There has been talk lately that if the Mets drop out of contention by mid-season, they should begin dismantling the team and go into full rebuilding mode. There are many, many problems with this.
First of all, the Mets are built to win now. They have assembled a team of 30-something players who either have untradeable contracts or who would not bring back much in the way to prospects that could kick-start a rebuilding process. So there’s that.
The only players who could return anyone of value are Jacob deGrom and Noah Syndergaard (Michael Conforto and Amed Rosario could also net something, but they are young potential pieces to build around, not trade. Plus, their stock is low right now), and many are advocating for them to be dealt if things fall apart. I can kind of see trading deGrom (although I wouldn’t do it); after all, if the Mets plan a three-year process, they would be ready to compete again in 2022. deGrom would turn 34 during that season and his career would likely be winding down by that point. They might be able to get three top prospects for a player who might not be of much value to them when they are ready.
But trading Syndergaard would be dumb. He would turn 30 during the 2022 season and might be in his prime. He would be exactly the type of ace a contending team would want.
The problem with trading either of them is that you have to be damn sure those prospects are going to pan out. How many prospects have we seen never fulfill their promise? That would be unacceptable if the Mets made the bold move to trade either of their two star pitchers. They would have to get AAA players who have proven they can play and are nearly ready.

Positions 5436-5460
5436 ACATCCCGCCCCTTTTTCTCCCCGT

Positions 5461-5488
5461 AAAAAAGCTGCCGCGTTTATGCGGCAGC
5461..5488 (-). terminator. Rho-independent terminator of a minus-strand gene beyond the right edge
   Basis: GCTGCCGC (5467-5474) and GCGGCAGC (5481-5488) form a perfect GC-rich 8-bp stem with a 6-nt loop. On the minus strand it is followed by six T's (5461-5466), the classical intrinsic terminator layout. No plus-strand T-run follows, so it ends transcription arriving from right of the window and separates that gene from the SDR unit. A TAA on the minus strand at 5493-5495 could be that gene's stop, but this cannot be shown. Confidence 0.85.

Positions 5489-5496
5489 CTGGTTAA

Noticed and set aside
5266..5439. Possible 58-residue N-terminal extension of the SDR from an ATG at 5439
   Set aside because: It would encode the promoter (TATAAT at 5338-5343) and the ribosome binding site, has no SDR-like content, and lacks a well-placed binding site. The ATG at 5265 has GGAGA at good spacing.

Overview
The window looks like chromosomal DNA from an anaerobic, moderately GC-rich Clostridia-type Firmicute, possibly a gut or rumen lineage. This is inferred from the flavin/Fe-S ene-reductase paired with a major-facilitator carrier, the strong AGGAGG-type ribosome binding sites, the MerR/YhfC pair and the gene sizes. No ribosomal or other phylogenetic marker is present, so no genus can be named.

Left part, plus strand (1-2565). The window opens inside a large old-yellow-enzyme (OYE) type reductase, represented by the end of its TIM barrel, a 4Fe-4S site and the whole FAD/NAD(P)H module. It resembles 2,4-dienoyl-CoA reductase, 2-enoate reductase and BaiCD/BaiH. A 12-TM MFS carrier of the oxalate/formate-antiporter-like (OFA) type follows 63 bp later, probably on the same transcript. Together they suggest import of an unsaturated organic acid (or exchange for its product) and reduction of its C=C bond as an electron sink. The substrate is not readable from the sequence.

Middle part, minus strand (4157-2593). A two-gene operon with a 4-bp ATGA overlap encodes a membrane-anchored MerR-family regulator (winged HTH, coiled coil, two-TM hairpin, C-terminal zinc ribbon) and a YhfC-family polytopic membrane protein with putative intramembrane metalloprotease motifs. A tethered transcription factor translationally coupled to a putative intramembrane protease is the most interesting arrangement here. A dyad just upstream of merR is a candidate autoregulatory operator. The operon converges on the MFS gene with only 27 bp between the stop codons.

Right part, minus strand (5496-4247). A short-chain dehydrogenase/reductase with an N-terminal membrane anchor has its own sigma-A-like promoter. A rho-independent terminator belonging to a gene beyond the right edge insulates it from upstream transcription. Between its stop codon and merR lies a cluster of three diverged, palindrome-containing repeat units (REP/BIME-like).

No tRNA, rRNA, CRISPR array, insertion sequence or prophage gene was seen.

Which brings us to the biggest problem — who oversees such a rebuilding effort? Raise your hand if you trust Sandy Alderson to evaluate the talent to make the trades. I’ll bet your hand is by your side. Alderson has shown time and time again he is a poor talent evaluator, especially when it comes to young players. How have his drafts been? Not very fruitful.
No, any rebuild would have to begin with Alderson being fired. It would also have to begin with the Wilpons willing to absorb major losses (both on the field and in their pockets) for a few years. I don’t see either of those things happening. They’d probably rather the team be mediocre and profitable than terrible and money-losing.
Alderson has built a team that cannot be easily dismantled and may not be able to win. So it looks like we might be stuck in the middle for a while longer.